Description of the Pug Dog Breed
The Pug Coat
A Pug’s coat is short and smooth. It is either all black or it is silver or apricot-fawn with a black mask, muzzle, ears, cheek moles, and trace down the back. This light colored body with a black face strongly resembles the colors of the fawn or apricot Mastiff. Because the coat is short, it requires minimal brushing. The Pug’s wrinkled face, however, requires regular cleaning, especially between wrinkles.

The Pug Size
The Pug dog breed stands about 10 to 11 inches tall and should weigh between 14 and 18 pounds. Yes, he is a small dog. But it is his personality which makes him ‘Multum in Parvo”.

Physical Pug Traits
The Pug’s body is square. His legs are moderate in length and proportionate to his cobby body. His chest is wide and rib-cage round. The Pug has a small short tail curled tightly over his back. The Pug’s head is round, and proportionately large as compared to his compact body. He has small thin ears described as either rose or button. His jaw is undershot and his muzzle is short and square. The muzzle should not be turned upward. Because of the short muzzle, Pugs do not do well in the heat. Please note that a few of the health concerns for a Pug (next week’s article) are due to the short muzzle. The Pug’s eyes are round and prominent. They should be dark in color yet bright and eager.

The Pug Temperament
Barron’s “The Dog Breed Bible” describes the Pug’s personality as “a blend of dignity and comedy”. They are loyal and have a zest for life which has earned them the Latin motto, “Multum in Parvo”. They can be as brave as a terrier when it comes to ‘playing with the big dogs’ but otherwise get along well with other pets. They are generally good with children too, but may take a bit to warm up to strangers.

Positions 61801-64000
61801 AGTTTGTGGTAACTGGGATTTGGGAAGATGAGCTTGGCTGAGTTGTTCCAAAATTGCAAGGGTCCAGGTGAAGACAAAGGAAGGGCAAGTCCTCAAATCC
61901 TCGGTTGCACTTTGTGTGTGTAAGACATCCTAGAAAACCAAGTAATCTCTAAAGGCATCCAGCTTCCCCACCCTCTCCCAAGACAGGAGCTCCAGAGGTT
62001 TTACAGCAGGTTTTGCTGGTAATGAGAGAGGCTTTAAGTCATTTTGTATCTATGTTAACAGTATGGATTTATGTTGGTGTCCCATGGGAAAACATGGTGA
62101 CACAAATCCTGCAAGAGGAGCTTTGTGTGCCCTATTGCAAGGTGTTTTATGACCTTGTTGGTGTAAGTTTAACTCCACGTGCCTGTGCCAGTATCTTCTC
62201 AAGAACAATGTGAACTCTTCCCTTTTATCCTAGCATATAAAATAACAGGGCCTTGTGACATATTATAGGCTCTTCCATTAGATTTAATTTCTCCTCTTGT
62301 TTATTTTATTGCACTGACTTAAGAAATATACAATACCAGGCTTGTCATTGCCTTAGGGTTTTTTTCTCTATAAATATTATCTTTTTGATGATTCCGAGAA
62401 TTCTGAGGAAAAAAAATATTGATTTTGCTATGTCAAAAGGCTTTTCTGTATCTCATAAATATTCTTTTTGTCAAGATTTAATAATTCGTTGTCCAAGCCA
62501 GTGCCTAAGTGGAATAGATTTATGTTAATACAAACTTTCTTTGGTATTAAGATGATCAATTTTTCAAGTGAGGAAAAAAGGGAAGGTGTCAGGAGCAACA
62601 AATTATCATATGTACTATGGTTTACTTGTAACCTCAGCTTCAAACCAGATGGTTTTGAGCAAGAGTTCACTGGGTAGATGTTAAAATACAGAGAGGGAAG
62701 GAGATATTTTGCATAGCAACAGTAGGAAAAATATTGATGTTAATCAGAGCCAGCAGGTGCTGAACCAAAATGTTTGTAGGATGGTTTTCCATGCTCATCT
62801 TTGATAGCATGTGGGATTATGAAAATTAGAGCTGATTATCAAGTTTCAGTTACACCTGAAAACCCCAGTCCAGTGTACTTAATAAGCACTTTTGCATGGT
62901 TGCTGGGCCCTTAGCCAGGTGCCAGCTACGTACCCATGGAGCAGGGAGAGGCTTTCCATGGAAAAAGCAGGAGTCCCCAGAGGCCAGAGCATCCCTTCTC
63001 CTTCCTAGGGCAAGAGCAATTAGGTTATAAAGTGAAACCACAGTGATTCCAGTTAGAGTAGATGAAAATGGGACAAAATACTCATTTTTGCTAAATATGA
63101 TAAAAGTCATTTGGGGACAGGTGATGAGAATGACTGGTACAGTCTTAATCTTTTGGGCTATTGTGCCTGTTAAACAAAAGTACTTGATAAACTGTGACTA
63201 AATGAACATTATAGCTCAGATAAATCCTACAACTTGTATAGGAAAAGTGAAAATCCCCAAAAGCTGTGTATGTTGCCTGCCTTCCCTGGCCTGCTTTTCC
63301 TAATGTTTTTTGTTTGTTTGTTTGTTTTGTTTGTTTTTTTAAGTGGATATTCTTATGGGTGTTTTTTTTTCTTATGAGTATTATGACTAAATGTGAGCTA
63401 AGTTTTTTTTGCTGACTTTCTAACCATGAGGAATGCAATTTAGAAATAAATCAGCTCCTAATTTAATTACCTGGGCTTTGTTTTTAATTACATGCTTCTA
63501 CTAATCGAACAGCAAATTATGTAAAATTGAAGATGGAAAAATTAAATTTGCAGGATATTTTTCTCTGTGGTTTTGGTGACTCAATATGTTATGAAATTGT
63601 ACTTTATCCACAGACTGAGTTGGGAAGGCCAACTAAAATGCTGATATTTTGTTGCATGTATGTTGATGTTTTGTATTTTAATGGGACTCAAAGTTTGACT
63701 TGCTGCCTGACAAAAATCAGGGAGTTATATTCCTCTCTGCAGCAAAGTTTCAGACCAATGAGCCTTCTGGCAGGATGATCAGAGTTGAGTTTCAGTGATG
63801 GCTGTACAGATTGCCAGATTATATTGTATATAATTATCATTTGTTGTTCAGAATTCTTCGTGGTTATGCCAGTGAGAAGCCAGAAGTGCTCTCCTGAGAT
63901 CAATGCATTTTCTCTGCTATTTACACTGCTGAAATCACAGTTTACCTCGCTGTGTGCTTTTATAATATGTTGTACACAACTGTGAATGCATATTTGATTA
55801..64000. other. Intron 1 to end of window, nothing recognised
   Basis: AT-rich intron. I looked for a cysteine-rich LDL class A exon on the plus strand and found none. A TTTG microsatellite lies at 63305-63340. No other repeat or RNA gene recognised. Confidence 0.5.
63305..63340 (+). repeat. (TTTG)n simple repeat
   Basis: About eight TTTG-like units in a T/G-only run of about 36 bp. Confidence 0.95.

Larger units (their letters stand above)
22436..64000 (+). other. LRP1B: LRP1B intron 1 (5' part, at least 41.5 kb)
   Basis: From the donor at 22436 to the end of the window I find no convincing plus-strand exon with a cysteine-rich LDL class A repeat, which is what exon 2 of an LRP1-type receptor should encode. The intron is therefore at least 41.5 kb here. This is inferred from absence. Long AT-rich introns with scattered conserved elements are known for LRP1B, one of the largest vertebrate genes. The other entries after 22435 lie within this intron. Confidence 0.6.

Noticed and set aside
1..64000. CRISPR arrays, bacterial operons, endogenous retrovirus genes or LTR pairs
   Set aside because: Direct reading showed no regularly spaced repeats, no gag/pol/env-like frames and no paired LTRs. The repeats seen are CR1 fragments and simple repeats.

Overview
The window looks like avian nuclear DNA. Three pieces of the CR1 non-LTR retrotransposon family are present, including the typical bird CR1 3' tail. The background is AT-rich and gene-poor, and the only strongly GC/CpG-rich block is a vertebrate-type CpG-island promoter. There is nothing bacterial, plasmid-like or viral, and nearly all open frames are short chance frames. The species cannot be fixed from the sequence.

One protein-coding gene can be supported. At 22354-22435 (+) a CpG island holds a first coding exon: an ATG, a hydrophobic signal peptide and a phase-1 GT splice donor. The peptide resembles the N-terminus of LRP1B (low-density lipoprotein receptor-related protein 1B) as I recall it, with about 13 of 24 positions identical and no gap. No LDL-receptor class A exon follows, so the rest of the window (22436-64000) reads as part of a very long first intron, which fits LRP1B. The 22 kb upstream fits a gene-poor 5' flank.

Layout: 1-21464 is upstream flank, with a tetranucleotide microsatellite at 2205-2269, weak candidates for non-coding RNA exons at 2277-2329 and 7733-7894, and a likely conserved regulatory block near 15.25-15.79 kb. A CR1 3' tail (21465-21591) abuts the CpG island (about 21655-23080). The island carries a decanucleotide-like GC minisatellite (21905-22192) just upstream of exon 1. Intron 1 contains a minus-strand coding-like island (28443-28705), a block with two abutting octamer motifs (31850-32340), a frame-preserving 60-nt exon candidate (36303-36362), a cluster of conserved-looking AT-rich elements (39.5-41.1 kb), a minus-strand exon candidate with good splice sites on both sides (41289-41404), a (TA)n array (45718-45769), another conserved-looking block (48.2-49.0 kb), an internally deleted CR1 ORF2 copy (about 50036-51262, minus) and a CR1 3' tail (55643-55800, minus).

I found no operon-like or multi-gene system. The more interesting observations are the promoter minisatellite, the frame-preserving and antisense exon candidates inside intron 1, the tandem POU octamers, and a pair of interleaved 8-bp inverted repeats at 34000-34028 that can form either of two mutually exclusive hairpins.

Pugs can be very affectionate and playful. For a small dog, his energy level is average and requires a short walk daily or a fun play session. Sometimes the Pug can be stubborn but he is generally eager to please. His amiable nature makes him easy to train if a positive reinforcement method is used. Harsher training methods may bring out his stubborn streak.

If you are considering a small dog with little shedding, minimal exercise requirements, and yet gets along in almost any family and home setting, then the Pug dog breed may be for you. Whether you live on a farm or in a small apartment, whether you have children and other pets or live alone, the Pug can bring you much laughter and companionship. He really is a lot of dog in a little space.

Come see us again next Saturday when we tell you some health concerns of the Pug, where to get one, and the best book for learning to care for and train your Pug. Also, check out our All Things Pug Gift Store by clicking HERE.

PUG dog puppy COFFEE cup TRAVEL Mug ART decor NEWPug Dog Bathroom Toilet Paper Holder NoveltyRuff Ruff and Meow Dog Hoodie, Pugs and Kisses, Black, Small